Concern over health, the environment, and an evolving legal landscape has prompted a number of condo and co-op boards in communities across New York City’s five boroughs to ban cigarette smoking not only in common outdoor areas but in individual units. This restriction has ignited a heated debate over health/nuisance vs. individual rights, and both sides can be vehement in advocating for their position.
This follows on the heels of the 2002 decision when Mayor Michael R. Bloomberg surprised many residents and tourists alike when he passed legislation enacting a ban in restaurants and bars. Last year, the Bloomberg administration extended the smoking ban to city parks, beaches, public plazas and boardwalks.
Building-wide smoking bans are a hot topic these days for boards and residents alike. It’s difficult issue to traverse however, situated as it is at the intersection of public health and private property.
“The talk of banning smoking amongst co-op and condo boards is on the rise,” says Georgia Lombardo-Barton, president of the New York City-based Barton Management LLC. “With the issue so prevalent, a number of unit and shareholders are lobbying board members and management to take stronger measures to eliminate smoking in their buildings.”
This pervasive, volatile issue is not just a New York movement as cases of smoking bans have been realized across the nation. For example, the municipality of Belmont, California passed a law in 2009 outlawing smoking in all apartment buildings, which resulted in both cheers and outrage from renters and unit owners.
A Healthy Perspective
A May 2012 Quinnipiac University poll says that New York City residents would prefer to live in a smoke free building by a 59 to 34 margin, but the same residents believe 53 to 44 percent that City Hall should not pressure building owners to ban indoor smoking.
“New York City residents have a love-hate relationship with ‘Nanny Government .’ They would like their landlord or the condo or co-op board to ban indoor smoking, but they don’t want City Hall to pressure building owners to take that step,” stated Maurice Carroll, director of the Quinnipiac University Polling Institute in a recent press release.
As far as the Big Apple is concerned, “The genesis of this policy comes from New York City’s initiatives for improved health practices,” says Lombardo-Barton. “With the heightened awareness of the harmful effects of second-hand smoke and with more and more residents expressing how the smell of nicotine affects their quality of life, boards are becoming more sensitive to their requests.”
Sherwin Belkin, a founding partner at the New York City real estate law firm Belkin Burden Wenig & Goldman, LLP, worked on the first real estate deal to create a smoke-free building in New York City in 2009. Belkin drafted the lease and rider that banned smoking in all 298 units as well as private and shared terraces for the 1510 Lexington Avenue building.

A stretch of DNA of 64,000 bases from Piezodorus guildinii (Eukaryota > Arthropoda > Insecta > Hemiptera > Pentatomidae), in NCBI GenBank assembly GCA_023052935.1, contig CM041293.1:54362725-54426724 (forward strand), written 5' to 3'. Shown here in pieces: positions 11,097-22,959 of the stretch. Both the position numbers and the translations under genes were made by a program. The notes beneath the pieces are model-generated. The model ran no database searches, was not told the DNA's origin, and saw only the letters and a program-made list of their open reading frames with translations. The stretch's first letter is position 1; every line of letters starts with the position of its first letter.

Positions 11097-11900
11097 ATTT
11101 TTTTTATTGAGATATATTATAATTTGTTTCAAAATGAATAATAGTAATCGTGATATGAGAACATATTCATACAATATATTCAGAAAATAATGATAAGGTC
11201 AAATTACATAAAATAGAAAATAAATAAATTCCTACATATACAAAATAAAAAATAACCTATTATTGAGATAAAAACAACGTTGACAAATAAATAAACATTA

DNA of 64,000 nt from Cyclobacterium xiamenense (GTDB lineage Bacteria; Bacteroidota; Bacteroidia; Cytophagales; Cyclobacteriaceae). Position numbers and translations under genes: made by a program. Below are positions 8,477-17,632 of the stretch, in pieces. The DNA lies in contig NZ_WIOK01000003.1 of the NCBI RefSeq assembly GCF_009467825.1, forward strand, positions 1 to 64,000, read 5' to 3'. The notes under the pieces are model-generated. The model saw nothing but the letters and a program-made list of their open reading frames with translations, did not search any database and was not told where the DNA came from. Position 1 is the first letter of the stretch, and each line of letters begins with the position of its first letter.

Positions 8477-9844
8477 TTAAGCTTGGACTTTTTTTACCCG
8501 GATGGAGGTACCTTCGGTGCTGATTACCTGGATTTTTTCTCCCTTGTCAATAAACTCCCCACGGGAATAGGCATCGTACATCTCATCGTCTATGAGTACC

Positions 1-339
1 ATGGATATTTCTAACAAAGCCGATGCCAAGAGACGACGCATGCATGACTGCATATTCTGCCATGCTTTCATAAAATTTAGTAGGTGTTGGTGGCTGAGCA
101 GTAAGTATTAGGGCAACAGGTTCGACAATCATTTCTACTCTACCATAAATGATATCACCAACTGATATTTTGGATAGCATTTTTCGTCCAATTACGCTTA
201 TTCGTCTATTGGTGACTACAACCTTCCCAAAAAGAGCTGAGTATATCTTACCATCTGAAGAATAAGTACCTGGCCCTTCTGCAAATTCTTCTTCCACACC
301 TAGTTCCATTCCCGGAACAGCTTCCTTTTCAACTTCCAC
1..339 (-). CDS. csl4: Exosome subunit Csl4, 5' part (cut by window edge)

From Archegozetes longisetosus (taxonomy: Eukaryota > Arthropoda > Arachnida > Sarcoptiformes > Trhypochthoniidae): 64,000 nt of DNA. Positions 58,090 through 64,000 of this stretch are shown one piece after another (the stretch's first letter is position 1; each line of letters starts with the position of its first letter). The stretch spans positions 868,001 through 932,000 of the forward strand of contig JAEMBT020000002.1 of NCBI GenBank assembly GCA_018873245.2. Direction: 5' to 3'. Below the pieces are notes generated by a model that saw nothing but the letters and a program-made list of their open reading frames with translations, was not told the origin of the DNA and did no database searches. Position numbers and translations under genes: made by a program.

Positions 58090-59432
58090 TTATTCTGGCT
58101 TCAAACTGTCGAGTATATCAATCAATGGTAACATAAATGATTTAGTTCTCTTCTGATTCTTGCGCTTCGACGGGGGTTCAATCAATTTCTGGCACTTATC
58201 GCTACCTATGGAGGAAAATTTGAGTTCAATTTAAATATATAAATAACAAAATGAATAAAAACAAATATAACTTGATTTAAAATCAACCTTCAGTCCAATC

“There was practically no resistance from the tenants because it was a new rental building,” says Belkin. “Tenants were really part of the program from day one. They understood that the lease and right to rent was being offered to them in reliance upon their representation that they would not smoke or permit smoking in the building.”
For smokers, the issue is one of personal choice and property rights, as many believe they should be free to smoke in the private confines of their apartment or unit. There has been push-back against bans by pro-smoking organizations such as Citizens Lobbying against Smoker Harassment (CLASH). A recent press release from CLASH founder Audrey Silk underscored the group’s general stance on banning. “It’s time to take this country back from the cultists mistakenly referred to as public health and let the deprogramming begin,” Silk stated. “Smoking is okay... as an informed adult’s choice. Once chosen there’s nothing to be ashamed of, nothing to apologize for, and we certainly don’t need anyone’s approval or permission nor to be banished like criminals from view.”
Silk would be correct if the smoke did not impact others in the setting of a multifamily building, notes attorney Kenneth Jacobs, a partner with the law firm of Smith, Buss & Jacobs, LLP in Manhattan. “I believe that a co-op or condo association would have the right to treat any exfiltration of smoke into common areas or other units as a nuisance.”
While health is by far the leading concern brought up in the to-ban or not-to-ban debate, the issue of property value is often invoked as well—by both sides. “[Improved] property values as an argument for banning smoking is legitimate,” says Jacobs. “However, the health impact remains the best argument, because those in opposition [to a building-wide ban] can easily find a broker who will tell their board that a ban on smoking will adversely impact property values because Europeans, for example, like to smoke, and may take their business elsewhere.”
In other cases, boards remain skeptical—due in part to widely-publicized cases such as Lincoln Towers. In 2002, Steven D. Sladkus, an attorney with Manhattan-based law firm Wolf Haldenstein Adler Freeman & Herz LLP, represented the co-op, which was one of the first to attempt a building-wide smoking ban. The board was committed to seeing the ban through—but they did an about-face when they learned that their insurance company would not pay any claims for resulting damages.
“The insurance company gave the board a lot of flack because they didn’t want to be the test case,” says Sladkus. “One of the reasons was the concern that someone would sue, claiming they were discriminated against due to their disability: addiction to smoking, which I am a firm believer they couldn’t sue over.”